marketing towards women
The Beauty Myth by Naomi Wolf is the talk of lip at the moment! Despite it pretty much being required reading for Feminism 101, I only got around to reading The Beauty Myth this past weekend. There have been arguments that feminism and feminist theory is too deeply welled in academia, and that it can be hard for a layperson to delve in and understand everything. First, second, third wave feminism, texts, history; it can all be a little overwhelming and sometimes, not easily accessible. It would be privileged of me to insist that anyone can read texts, because not everyone can – some are only available through university databases, which not everyone can access. And, for some, the language itself is confusing and difficult to understand.
Luckily, this book is neither inaccessible nor confusing. It really resonated with me. It is more than ten years old, but so much of the discussion within it is still completely relevant in 2012. Maybe even more so.
The Myth discusses how women feel forced into “maintaining” themselves and how products marketed towards women prey on their insecurities about their bodies – too fat, too thin, eat too much, don’t eat enough, eat the wrong things, eat bad things, have wrinkles, have age spots, have cellulite, have oddly shaped breasts, lips are too small, lips are too big, eyes are too “squinty”, waist is too large, feet are hairy, etc etc ad nauseum. It reminded me of this parody commercial I recently saw from the UK comedy, the Mitchell and Webb show.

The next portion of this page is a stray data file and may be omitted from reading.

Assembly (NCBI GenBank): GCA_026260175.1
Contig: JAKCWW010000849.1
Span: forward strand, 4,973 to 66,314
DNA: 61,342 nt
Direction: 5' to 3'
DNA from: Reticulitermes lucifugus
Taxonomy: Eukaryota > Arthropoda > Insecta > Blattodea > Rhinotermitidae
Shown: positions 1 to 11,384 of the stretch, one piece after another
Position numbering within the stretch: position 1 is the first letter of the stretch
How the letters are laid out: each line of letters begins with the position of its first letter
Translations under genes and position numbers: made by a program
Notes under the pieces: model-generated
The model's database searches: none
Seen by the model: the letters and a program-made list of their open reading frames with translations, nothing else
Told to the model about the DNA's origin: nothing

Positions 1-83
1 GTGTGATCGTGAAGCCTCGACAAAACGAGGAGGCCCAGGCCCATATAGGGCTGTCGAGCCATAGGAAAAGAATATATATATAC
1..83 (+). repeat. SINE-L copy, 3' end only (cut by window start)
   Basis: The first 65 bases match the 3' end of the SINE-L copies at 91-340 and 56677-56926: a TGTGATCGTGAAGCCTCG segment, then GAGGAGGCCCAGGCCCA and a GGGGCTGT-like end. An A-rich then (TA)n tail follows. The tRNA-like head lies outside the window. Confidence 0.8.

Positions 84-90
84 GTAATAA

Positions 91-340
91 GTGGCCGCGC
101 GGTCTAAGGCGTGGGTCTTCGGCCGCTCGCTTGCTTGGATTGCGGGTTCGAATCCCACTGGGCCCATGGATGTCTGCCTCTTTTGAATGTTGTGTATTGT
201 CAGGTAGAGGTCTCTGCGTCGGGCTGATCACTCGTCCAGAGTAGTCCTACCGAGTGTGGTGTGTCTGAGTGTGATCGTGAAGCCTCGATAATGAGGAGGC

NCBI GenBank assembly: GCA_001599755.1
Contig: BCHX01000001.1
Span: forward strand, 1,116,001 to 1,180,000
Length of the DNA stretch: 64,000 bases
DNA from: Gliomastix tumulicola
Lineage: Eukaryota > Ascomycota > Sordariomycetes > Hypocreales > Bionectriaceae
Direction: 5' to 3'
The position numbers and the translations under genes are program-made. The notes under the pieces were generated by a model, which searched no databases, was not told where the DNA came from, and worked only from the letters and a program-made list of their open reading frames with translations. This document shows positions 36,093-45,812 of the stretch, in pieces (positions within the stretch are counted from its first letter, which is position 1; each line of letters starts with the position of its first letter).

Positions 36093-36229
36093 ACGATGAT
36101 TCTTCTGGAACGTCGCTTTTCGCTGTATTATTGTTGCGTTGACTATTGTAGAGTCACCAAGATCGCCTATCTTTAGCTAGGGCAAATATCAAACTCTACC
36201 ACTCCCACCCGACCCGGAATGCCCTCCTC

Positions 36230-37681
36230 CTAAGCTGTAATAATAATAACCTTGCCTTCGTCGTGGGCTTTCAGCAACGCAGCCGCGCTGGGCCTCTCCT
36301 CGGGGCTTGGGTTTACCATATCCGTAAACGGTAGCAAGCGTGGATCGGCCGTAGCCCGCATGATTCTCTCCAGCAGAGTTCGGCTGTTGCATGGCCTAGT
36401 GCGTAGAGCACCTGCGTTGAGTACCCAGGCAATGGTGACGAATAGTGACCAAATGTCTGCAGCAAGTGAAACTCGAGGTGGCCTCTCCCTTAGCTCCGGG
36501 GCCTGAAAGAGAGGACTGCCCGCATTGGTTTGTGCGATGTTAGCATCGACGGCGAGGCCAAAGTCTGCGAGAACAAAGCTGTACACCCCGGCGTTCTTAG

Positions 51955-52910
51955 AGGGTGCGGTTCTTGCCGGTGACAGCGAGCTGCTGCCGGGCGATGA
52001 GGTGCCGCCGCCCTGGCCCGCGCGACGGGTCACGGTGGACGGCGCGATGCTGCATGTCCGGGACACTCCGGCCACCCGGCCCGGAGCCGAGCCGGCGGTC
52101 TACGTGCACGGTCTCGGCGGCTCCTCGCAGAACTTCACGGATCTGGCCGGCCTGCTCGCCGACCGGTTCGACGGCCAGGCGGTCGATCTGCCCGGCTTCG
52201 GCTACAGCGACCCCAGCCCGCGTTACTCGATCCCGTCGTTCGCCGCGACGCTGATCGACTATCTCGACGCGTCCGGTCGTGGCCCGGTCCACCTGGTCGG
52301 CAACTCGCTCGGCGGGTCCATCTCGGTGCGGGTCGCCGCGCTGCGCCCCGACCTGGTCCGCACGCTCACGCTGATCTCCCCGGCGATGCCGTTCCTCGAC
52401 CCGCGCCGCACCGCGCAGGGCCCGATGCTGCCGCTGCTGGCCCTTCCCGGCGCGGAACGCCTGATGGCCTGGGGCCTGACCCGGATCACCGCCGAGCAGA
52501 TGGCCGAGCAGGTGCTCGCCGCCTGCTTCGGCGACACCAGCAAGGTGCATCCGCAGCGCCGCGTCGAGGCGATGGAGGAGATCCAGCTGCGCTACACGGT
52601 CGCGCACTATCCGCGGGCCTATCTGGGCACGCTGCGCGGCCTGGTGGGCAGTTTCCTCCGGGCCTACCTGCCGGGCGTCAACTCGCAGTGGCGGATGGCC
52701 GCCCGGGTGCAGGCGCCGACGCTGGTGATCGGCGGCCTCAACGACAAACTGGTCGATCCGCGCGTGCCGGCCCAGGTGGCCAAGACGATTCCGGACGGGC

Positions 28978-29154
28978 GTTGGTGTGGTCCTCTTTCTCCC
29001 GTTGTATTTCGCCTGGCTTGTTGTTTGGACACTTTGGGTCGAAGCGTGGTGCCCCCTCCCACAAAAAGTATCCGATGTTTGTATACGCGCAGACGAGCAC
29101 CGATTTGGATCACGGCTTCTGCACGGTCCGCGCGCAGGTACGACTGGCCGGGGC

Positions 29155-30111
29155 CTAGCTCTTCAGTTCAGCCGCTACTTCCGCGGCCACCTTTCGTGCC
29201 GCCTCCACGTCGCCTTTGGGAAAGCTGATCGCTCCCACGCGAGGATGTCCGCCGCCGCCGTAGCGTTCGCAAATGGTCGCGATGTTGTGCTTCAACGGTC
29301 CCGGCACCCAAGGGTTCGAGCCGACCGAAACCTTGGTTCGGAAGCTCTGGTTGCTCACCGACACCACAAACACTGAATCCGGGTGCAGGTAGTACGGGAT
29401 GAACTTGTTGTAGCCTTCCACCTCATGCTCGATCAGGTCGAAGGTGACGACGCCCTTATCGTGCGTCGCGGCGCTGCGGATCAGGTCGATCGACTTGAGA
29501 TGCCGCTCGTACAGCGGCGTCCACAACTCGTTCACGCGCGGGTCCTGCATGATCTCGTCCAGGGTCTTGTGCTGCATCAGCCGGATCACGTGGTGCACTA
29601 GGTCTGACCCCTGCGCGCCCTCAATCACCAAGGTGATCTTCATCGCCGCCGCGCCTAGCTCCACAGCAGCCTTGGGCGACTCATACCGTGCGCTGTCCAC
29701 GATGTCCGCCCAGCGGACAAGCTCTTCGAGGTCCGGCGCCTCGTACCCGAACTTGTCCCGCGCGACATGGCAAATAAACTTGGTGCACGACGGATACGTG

That, in under a minute, sums up the differences between advertising geared towards men and women. And women get it practically as soon as they exit the womb, right up until we’re on our death beds.
All of this isn’t to say that I think women who wear makeup, or choose to get cosmetic surgery are wrong. I completely believe in body autonomy and I’d be a hypocrite if I derided women for either of these things. I wear makeup and enjoy playing with it. You will pry my lipstick from my cold, dead hands. I haven’t entirely ruled out the idea of cosmetic surgery for myself, although it does scare me a little, I will freely admit.
What I have a problem with is the way these things are marketed to women: as essential. As, if you don’t use makeup or don’t cover your “flaws” there’s something fundamentally wrong with you. You’re sloppy. You’ve let yourself go. You just don’t care about yourself. I’d argue that caring about you is protecting yourself. By acknowledging that sometimes, yes, you do fall prey to advertising and buying into the myth, but you recognise it and either choose to ignore it or choose to challenge it. I think awareness of the insidious nature of marketing towards women is an important first step in dealing with that marketing and the feelings it brings up – discussion and talking about the marketing is another important step on the way to combating it.